They gather momentum with powerful tail beats and launch fast surprise attacks from below. Nearshore bottom dwellers like angel sharks bury themselves in sediment and ambush unsuspecting prey that swim close by.

Some small shark species swarm around larger prey in groups and take turns darting in to take quick bites. Thresher sharks use their elongated upper tail lobe to slap and stun small schooling fish. Port Jackson sharks have developed specialized spiral shaped egg capsules they anchor into seaweed beds, allowing the young to hatch close to abundant food sources right from birth.

Sharks have evolved a diversity of specialized hunting mechanisms over hundreds of millions of years. They are highly successful apex predators because of adaptations like speed, sharp senses, stealth, and strategies that maximize encounters with prey.

Their flexible opportunistic diets ensure they can thrive in most marine environments by taking advantage of whatever prey is available. Sharks are beautiful examples of evolutionary adaptation and fine-tuned hunting behavior!

Evidence of Sharks Eating Starfish

Documented Instances

There are several documented cases of sharks preying on starfish in the wild. Here are some examples:

  • Tiger sharks are known to eat crown-of-thorns starfish around Australia’s Great Barrier Reef. These dangerous starfish are covered in venomous spines, but tiger sharks can easily swallow them whole.
  • Blacktip reef sharks have been observed hunting blue sea stars in coral reefs of French Polynesia. They use their sharp teeth to pry the starfish off the reef before gulping them down.
  • Port Jackson sharks off the coast of Australia eat a wide variety of sea stars, including the common cushion star. Researchers found the remains of stars in the shark’s stomach contents.
  • Leopard sharks feed on bat stars in California’s kelp forests. Bat stars use their spines for defense, but leopard sharks are unfazed by the spines.

There are also videos and photos of various shark species eating starfish in aquarium settings. For example, horn sharks and swell sharks are often seen eating urchins and sea stars offered as food by aquarium staff.

Likely Species

The shark species most likely to eat starfish are bottom-dwelling coastal sharks found in shallow reef environments where starfish are abundant. This includes:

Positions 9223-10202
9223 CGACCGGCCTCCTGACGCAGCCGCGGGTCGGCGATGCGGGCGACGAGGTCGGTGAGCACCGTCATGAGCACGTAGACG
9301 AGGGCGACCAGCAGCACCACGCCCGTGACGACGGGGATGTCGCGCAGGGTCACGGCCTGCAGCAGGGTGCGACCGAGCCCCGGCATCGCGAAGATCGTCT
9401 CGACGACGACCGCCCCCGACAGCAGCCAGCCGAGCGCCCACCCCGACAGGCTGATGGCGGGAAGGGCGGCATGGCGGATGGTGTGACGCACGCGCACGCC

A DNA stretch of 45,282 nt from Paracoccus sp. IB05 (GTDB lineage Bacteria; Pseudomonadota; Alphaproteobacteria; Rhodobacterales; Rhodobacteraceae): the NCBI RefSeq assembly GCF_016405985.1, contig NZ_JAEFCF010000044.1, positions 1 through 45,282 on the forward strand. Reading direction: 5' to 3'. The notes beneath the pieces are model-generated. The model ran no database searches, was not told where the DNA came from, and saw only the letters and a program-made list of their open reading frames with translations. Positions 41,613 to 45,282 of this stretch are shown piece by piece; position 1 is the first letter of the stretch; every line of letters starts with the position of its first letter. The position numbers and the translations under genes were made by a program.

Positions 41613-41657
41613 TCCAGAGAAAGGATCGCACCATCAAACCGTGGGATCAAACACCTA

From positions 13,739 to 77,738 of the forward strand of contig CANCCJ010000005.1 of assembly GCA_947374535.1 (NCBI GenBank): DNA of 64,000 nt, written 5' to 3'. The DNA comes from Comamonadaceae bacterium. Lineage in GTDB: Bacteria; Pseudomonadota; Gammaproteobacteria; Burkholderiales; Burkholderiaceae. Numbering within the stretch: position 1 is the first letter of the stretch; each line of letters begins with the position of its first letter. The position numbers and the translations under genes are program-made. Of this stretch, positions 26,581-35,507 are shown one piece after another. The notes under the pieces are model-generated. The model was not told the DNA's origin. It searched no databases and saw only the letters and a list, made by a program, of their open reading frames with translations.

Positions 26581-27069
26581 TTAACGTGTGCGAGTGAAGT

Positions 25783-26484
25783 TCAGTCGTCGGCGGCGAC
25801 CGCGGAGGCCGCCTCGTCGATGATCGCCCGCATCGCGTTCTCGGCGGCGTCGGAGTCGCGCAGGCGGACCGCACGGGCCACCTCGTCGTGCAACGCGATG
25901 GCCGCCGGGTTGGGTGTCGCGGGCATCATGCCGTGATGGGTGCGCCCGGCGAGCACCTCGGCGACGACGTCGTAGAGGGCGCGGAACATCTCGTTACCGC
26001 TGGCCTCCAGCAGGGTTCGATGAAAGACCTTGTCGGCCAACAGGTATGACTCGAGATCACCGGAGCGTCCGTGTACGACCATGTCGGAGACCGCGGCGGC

• Port Jackson sharks
  • Wobbegong sharks
  • Nurse sharks
  • Leopard sharks
  • Horn sharks
  • Swell sharks
  • Bamboo sharks

Larger, more pelagic shark species are less likely to eat starfish. However, tiger sharks and great hammerheads sometimes hunt crown-of-thorns starfish that destroy coral reefs.

Sharks that eat starfish use their strong jaws and sharp teeth to crunch through the starfish’s tough outer skin and spines. They are able to handle the starfish’s venom and swallow them whole. The starfish provide sharks with essential nutrients like protein, vitamins, and minerals.

Factors Impacting Likelihood of Predation

Starfish Size

Research indicates that a starfish’s size significantly influences its chances of getting eaten by sharks. Small juvenile starfish under 2 inches wide are the most vulnerable as they can easily fit inside a shark’s mouth (Florida Museum).

However, even large starfish over 12 inches wide can fall prey if the attacking shark has a big enough jaw span. For instance, tiger sharks and great white sharks have been known to swallow whole sea turtles, so an oversized starfish would not be impossible (National Wildlife Federation).

Food Availability

Sharks are more likely to hunt starfish when their preferred food sources like fish, seals, and sea turtles are scarce. During certain seasons or anomalous environmental events when ocean prey becomes less abundant, some shark species will eat less desirable substitutes like crustaceans and echinoderms to survive.

According to a 2015 marine biology study, over 60% of tiger sharks had starfish remains in their stomachs in the aftermath of a regional tuna shortage.


Geographic area plays a major role in the probability of interaction between sharks and starfish. Regions like coral reefs where both species overlap in habitat provide more opportunity for sharks to run into and consume starfish.

Sharks also patrol the seafloor more often in hunting grounds near seal or sea lion colonies, heightening the chances of encountering bottom-dwelling starfish. Furthermore, some shoreline environments happen to contain higher densities of sharks and starfish simultaneously (NOAA).

For example, a 2021 survey of Australia’s Great Barrier Reef observed 30% more reef shark and starfish sightings compared to the 10-year average.


While starfish have formidable defenses, sharks have proven to be resourceful, opportunistic hunters. During times of scarce food supply, sharks may turn to the slow-moving echinoderms for sustenance. However, the frequency and success likely depends on species as well as environmental factors.

By better understanding these unique marine organisms, we gain appreciation for the interconnectedness of ocean life. We see that sharks play an important role in balancing starfish populations while the starfish’s defenses help maintain biodiversity.

While predator and prey, shark and starfish harmoniously occupy their shared marine habitat.

Similar Posts